Art, Law, and Paintings Looted by Nazis – The Norton Simon Museum Goes Back to Court

Art, law, and paintings looted by Nazis all intersect in a battle that lasted ten years and was considered settled just a few weeks ago, but is now once again rearing its head in the 9th circuit federal appeals court.

Pasadena’s famed Norton Simon Museum has been in possession of a pair of paintings titled Adam and Eve, since 1971 painted by Lucas Cranach the Elder, a German Renaissance painter and printmaker. The paintings were purchased from George Stroganoff-Scherbatoff who claimed to be an heir to the paintings’ owner. Stroganoff-Scherbatoff purchased them from the Dutch government in 1966. Marei von Saher, a descendant of a Dutch art collector named Jacques Goudstikker, claims that she, not the Norton Simon, or Stroganoff-Scherbatoff, is the rightful owner of the paintings.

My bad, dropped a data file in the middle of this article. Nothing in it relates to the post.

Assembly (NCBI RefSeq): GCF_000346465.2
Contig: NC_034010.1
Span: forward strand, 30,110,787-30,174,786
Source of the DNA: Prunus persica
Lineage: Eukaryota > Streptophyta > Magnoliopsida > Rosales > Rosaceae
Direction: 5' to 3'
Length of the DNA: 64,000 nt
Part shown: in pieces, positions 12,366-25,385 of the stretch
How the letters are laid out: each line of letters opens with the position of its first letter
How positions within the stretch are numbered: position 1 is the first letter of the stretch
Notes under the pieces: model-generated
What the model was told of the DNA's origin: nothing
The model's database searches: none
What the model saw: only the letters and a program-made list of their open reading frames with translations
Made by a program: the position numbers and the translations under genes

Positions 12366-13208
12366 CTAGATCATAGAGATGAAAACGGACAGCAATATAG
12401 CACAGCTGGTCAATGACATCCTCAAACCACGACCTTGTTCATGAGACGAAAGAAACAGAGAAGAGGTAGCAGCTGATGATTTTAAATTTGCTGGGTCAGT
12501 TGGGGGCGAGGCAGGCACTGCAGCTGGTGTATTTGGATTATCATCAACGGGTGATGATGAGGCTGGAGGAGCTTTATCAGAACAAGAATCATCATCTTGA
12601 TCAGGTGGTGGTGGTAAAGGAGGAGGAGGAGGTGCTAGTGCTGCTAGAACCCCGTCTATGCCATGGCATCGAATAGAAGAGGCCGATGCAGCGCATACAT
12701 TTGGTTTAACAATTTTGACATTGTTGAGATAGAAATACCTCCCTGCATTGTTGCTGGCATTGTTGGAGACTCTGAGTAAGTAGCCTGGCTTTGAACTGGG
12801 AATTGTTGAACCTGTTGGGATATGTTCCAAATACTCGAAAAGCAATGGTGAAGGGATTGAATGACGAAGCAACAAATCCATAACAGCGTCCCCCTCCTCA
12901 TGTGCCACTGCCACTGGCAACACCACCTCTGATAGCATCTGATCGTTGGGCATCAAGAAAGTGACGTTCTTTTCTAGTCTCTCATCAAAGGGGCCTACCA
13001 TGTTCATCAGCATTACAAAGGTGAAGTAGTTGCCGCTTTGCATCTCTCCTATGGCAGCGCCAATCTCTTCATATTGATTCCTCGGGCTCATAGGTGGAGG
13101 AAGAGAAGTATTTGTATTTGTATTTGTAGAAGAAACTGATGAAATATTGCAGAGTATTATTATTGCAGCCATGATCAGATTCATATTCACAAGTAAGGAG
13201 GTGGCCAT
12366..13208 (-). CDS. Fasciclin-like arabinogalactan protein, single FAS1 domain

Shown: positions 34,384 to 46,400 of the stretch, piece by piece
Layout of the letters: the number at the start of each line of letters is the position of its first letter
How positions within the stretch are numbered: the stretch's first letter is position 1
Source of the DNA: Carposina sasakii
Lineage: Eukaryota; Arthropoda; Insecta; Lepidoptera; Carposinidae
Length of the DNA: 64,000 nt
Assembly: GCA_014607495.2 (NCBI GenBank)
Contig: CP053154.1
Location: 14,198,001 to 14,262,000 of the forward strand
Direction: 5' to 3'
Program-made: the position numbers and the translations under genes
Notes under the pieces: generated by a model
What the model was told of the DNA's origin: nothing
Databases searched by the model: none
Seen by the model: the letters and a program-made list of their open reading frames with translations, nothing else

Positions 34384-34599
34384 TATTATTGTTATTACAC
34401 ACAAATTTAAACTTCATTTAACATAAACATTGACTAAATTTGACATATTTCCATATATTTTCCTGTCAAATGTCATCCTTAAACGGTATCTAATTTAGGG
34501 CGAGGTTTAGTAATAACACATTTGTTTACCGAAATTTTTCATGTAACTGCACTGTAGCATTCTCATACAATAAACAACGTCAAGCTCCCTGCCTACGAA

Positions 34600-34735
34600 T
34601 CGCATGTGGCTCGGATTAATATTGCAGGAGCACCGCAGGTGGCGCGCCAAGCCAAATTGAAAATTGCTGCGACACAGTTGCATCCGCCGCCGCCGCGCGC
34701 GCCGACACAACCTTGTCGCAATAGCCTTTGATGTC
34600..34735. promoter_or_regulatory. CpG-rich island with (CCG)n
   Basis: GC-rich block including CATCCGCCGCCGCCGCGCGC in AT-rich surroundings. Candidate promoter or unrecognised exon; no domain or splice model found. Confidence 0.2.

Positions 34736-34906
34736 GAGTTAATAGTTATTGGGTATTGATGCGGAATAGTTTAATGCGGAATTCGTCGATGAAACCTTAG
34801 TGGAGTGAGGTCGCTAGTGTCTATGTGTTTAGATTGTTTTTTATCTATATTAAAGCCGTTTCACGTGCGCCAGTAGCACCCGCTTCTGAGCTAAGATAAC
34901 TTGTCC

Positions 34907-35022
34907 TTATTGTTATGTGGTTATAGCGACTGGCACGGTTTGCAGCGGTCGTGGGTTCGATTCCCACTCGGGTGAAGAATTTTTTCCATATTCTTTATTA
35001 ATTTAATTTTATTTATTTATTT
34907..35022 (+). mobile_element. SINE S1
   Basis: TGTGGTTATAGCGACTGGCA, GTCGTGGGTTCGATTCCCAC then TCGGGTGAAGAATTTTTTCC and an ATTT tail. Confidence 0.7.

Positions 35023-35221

Goudstikker was forced to sell his art collection for a pittance to Nazi Hermann Göring during World War II.  The pieces were eventually returned to the Dutch government after Goudstikker had died and his widow, Desi, unconvinced of fair treatment, did not go to battle to with the government to reclaim them; as such, they become available to sell.

In a complex legal battle, the appeals court most recently ruled in favor of the Norton Simon, upholding earlier decisions citing that the United States had no authority to overturn the Netherlands’ 1966 decision to sell Adam and Eve.

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